Pursuant to Elections Code 9005, we have reviewed the proposed statutory initiative related to the minimum wage (A.G. File 21-0043, Amendment #1).
Federal, State, and Local Laws Set Minimum Wages. Federal and state laws forbid employers from paying their workers less than the minimum wage. (Self-employed people, including independent contractors, generally are exempt from minimum wage laws.) Federal law sets an hourly minimum wage of $7.25 per hour. California’s minimum wage currently is $15 per hour for employers with 26 employees or more. The state’s minimum wage is $14 per hour for employers with 25 employees or fewer. This will increase to $15 per hour on January 1, 2023. Some local governments have higher minimum wages.
Inflation Adjustments Scheduled Under Current Law. The prices of goods and services tend to rise over time. These rising prices are called “inflation.” Under current law, the state will adjust its minimum wage every year, starting in 2024. Each adjustment will reflect U.S. inflation, except in two cases:
Governor May Postpone Minimum Wage Increases. Current law allows the Governor to postpone state minimum wage increases under some economic conditions. The Governor cannot postpone inflation adjustments.
Minimum Wage Changes Affect Other Laws. Some other laws about work and pay are based on the state minimum wage. For example, to be exempt from certain overtime pay laws, an employee must make at least double the minimum wage. Changes in the minimum wage affect these requirements.
Annual Minimum Wage Increases Through 2026. The measure would increase the state minimum wage over several years. By 2026, the minimum wage would be $18 for all workers. Figure 1 shows the proposed minimum wage in each year. As under current law, the Governor could postpone these increases under some conditions.
Inflation Adjustments Starting in 2027. The state would adjust its minimum wage for inflation every year starting in 2027. These adjustments would follow the current rules described above.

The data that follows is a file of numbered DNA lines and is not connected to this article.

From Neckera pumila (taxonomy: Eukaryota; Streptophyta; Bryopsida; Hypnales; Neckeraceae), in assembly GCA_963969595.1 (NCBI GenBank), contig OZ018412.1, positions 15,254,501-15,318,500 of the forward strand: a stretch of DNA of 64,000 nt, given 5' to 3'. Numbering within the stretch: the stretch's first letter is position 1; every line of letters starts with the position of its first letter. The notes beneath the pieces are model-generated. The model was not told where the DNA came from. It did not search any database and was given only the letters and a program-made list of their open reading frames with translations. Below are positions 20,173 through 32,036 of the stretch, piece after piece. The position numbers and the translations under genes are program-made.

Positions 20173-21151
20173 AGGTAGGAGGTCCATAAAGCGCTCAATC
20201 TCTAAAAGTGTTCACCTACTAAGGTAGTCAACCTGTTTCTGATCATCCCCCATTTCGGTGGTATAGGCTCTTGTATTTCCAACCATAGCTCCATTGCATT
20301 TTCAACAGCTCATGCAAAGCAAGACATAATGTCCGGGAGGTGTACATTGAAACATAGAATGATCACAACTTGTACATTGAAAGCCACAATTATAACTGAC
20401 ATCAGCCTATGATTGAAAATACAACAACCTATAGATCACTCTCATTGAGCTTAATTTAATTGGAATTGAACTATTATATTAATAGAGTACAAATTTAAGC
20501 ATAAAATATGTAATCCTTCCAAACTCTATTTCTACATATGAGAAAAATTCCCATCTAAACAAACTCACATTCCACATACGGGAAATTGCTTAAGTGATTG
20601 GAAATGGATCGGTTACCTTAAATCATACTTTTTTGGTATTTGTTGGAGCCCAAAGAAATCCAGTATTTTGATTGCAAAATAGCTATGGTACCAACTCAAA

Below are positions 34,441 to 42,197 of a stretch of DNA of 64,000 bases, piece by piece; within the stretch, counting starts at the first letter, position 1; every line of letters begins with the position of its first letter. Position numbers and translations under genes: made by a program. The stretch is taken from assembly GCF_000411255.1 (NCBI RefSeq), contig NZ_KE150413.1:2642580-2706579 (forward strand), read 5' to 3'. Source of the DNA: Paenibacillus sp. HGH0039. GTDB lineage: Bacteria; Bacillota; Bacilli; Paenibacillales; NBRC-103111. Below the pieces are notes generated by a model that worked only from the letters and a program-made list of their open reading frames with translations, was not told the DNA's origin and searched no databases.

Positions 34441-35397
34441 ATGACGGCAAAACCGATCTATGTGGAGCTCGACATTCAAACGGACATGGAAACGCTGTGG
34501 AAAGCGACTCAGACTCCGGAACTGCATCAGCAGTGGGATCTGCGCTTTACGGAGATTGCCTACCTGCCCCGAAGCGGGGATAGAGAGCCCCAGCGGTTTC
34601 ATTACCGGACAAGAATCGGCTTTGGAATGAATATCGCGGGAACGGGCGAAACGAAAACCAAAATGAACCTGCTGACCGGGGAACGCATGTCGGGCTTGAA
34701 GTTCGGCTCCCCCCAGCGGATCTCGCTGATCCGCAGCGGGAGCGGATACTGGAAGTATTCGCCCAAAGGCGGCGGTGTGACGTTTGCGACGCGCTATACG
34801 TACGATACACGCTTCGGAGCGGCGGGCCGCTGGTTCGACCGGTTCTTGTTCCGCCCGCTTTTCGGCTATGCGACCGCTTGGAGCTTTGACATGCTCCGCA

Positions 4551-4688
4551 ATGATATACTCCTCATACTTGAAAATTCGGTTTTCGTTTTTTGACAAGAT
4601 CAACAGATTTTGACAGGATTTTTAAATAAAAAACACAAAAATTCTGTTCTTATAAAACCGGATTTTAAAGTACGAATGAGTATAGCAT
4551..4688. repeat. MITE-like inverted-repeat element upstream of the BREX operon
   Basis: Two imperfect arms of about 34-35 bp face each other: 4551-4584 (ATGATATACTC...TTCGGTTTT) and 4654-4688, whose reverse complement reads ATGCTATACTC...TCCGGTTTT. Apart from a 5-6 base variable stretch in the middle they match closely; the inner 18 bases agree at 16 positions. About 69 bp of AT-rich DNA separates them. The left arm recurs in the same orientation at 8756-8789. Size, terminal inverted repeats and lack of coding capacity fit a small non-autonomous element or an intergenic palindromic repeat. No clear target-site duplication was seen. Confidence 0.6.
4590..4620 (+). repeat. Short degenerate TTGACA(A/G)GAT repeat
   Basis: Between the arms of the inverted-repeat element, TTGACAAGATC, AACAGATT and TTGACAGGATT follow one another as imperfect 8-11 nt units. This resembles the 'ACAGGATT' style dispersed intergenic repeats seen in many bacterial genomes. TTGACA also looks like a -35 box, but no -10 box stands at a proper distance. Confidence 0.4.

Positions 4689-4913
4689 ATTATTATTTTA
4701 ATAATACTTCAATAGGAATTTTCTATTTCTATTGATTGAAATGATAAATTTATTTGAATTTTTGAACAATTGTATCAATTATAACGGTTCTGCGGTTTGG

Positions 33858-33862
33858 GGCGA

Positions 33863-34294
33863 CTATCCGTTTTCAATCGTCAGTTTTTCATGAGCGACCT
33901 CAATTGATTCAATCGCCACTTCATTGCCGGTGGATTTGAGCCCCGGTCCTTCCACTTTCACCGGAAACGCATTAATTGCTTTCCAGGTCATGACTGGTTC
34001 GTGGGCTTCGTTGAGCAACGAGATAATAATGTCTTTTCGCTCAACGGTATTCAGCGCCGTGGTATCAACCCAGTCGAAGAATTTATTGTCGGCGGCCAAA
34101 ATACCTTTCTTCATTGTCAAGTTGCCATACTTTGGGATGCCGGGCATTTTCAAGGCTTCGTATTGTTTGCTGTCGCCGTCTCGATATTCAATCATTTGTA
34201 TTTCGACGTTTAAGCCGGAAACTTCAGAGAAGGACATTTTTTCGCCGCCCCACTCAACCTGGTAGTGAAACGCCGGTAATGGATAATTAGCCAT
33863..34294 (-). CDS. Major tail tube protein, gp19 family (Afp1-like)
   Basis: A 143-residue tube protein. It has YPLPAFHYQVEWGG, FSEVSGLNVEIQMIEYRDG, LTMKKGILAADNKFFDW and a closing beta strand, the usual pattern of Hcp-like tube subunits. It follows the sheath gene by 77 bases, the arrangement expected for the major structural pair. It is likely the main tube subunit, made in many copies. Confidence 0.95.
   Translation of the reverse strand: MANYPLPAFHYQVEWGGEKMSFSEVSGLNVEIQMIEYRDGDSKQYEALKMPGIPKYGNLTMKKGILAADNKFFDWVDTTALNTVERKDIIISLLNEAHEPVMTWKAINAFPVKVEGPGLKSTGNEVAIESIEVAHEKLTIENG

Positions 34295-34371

This section describes the fiscal effects of the $18 per hour minimum wage.
Fiscal Effects Depend on Economic Effects. The measure could have a wide range of economic effects:
Increased Government Costs to Pay for Workers. The state and many local governments would have higher costs to pay their employees. They also would have higher costs to pay for work done by workers who are not government employees. These costs likely would total a few billion dollars per year. (In the most recent fiscal year, total spending by California’s state and local governments was roughly $500 billion.)
Savings From Lower Enrollment in Health and Human Services Programs. The measure would change the number of people enrolled in health and human services programs because it would change people’s incomes. Many people would have higher incomes due to wage increases, but some likely would have lower incomes due to job losses. Overall, these enrollment changes likely would reduce state and local costs by hundreds of millions of dollars to over $1 billion annually.
Changes in Tax Revenues. The measure would affect income tax and sales tax revenues.
Overall, whether the measure would make tax revenues go up or down is unclear. Revenue changes likely would be between a loss of a couple billion dollars and a gain of a few hundred million dollars. (In the most recent fiscal year, total state and local revenue from these taxes was roughly $200 billion.)
Summary of Fiscal Effects. We estimate that this measure could have the following major fiscal effects on the state and local governments: